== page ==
Demystifying Interior Design
Guest Blogger | February 26, 2018

Interior design is the art of creating better space within your home. Professionals spend years mastering the nuances and art of this discipline, yet anyone can apply some core fundamentals themselves. Focusing on colour, space, and ratio can help provide an easy-to-understand framework by which any home can be transformed effectively into a more harmonious and rewarding experience. This article looks at each concept individually and then examines unique ways to apply them to individual rooms.

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Getting to the Core of Design

Interior design is a field rife with personal preference and subjectivity. Even the most seasoned designers might fail to deliver in a way their clients expect. The best explanation I can give for this is a lack of cadence between expectation and possibility. That’s to say; many non-designers aren’t aware of all the possibilities while many designers aren’t fully aware of their client’s expectations. It’s always going to be an issue to get everyone on the same page, but there are some core aspects of design are translatable to any project.

Use of Colour

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Colours help bring rooms together and help to make one’s design intent more palpable. Just as it’s easy to leave a room feeling to bland, it’s also easy to go overboard and leave a room feeling a bit too intense. Separating rooms into two colour options—base colour and accent colour—can help simplify things considerably. A good (and safe!) approach is to separate permanent and semi-permanent features such as walls, floors, and furniture into one colour category and other items like table dressings, hanging pictures, and rugs into another. A common approach is to use neutral tones such as beiges, whites, and greys on the permanent things and colourful accents on the stuff that can change. This approach lets you make a statement while also giving you the flexibility to change it quickly!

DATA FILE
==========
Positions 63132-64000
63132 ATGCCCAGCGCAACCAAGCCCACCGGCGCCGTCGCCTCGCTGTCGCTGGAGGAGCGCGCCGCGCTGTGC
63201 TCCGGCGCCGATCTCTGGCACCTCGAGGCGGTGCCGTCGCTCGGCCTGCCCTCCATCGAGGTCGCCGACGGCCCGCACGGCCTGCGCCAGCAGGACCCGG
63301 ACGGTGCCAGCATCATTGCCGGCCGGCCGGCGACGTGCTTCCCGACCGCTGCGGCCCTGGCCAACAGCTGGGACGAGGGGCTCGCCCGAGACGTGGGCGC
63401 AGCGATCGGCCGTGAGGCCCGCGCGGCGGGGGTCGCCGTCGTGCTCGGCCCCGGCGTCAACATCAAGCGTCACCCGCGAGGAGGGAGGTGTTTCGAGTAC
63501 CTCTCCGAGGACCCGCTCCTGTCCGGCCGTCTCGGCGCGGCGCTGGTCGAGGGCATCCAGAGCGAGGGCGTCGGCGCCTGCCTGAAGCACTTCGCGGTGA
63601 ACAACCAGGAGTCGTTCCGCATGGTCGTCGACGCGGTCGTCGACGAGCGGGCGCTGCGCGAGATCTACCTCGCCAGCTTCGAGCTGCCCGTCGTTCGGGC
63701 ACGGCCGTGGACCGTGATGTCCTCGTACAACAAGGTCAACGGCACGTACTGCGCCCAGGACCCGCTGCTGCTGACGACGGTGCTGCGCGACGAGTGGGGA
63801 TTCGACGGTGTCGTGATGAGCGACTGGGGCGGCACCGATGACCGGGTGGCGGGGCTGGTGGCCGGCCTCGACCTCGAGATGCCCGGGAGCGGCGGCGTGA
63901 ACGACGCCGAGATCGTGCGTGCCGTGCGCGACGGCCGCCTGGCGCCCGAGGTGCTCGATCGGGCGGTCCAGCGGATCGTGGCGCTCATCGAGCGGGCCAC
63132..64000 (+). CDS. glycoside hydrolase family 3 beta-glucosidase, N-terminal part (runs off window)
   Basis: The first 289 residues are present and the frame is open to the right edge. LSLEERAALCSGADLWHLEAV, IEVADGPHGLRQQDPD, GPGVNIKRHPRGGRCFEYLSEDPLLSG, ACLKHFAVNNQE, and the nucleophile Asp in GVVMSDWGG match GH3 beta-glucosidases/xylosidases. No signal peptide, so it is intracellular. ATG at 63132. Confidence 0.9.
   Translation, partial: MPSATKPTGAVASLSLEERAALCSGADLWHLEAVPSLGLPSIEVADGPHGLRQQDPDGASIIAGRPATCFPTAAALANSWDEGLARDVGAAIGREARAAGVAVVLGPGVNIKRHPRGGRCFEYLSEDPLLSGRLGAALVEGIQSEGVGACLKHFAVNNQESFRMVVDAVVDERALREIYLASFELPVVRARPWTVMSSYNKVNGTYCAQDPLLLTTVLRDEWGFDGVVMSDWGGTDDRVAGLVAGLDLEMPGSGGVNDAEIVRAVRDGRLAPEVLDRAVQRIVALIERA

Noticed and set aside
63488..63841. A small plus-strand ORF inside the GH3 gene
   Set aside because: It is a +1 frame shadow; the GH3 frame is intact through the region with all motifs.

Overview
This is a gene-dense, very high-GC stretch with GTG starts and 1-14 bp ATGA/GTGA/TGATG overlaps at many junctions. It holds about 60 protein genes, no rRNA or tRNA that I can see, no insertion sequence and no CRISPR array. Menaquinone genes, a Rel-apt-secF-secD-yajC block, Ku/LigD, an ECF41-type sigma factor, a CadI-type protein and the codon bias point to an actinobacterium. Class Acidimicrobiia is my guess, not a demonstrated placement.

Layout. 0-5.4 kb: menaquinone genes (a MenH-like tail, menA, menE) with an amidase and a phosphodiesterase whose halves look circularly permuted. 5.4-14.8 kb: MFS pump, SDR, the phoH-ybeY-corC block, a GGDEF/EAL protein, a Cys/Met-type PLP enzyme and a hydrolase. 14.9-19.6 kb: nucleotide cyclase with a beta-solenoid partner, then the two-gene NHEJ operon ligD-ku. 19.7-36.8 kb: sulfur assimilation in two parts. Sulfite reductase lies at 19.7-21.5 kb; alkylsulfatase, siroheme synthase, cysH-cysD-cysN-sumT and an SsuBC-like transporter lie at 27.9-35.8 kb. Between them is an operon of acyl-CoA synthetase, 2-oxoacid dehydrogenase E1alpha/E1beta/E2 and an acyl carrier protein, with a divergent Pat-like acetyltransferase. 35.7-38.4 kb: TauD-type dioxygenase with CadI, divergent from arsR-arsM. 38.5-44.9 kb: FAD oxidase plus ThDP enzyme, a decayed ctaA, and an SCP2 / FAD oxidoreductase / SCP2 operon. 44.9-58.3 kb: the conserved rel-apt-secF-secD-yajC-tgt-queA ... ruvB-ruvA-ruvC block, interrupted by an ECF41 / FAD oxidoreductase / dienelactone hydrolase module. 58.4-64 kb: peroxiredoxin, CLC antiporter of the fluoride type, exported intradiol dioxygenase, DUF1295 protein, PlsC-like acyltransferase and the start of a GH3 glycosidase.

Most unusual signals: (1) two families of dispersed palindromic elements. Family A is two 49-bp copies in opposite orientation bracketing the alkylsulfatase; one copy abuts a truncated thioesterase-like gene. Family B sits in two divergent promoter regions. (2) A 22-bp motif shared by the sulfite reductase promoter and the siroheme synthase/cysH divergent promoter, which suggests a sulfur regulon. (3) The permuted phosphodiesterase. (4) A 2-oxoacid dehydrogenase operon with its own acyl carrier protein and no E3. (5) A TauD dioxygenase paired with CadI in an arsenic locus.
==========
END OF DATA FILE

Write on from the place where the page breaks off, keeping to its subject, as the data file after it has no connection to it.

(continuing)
Open Space

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Having an open floor plan isn’t an option or a preference for everyone. Walls and ceiling get a lot of attention when discussing “space,” but they are only one part of a larger strategy. Other ways to add space to rooms are by decluttering wall space, limiting the use of area rugs, and—of course—by hanging mirrors. Sometimes replacing ten smaller pictures on a wall with a single large piece of artwork can bring a tremendous presence to the room while also making things seem a bit more spacious. This concept can be hard to grasp at first. A general rule of thumb is that when presented with the option, using fewer numbers of things helps create the perception of more space—even if more actual space gets taken up! Changing two love seats and a couch for a sectional is a good example, as is exchanging 2 area rugs in a room for a single gigantic area rug.

Balance

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The observance of harmony in any aspect of life is an art form and holds true in interior design as much as in architecture, musical composition, or even painting. The spaces, colours, and objects in your home all resonate together to produce a single song. Changing a wall colour from white to deep red will change the feel of your room just like adding a saxophone to a rock and roll song will likely change the entire mood of that song! Considering such changes from a perspective of ratios can help provide a framework for creating better harmony. Like one might use 1-part egg and three parts flour to create the ideal biscuit, using 1 part furniture and three parts open wall space might create the ideal media centre. That’s to say; having a wall unit take up one-third of the total space of the wall behind it might create a more harmonious feeling in the room than if a larger unit were used to take up half the available wall space. While no one can dictate which ratios will be most harmonious in your home, using similar ratios throughout different rooms can help create a larger sense of uniform harmony throughout your home!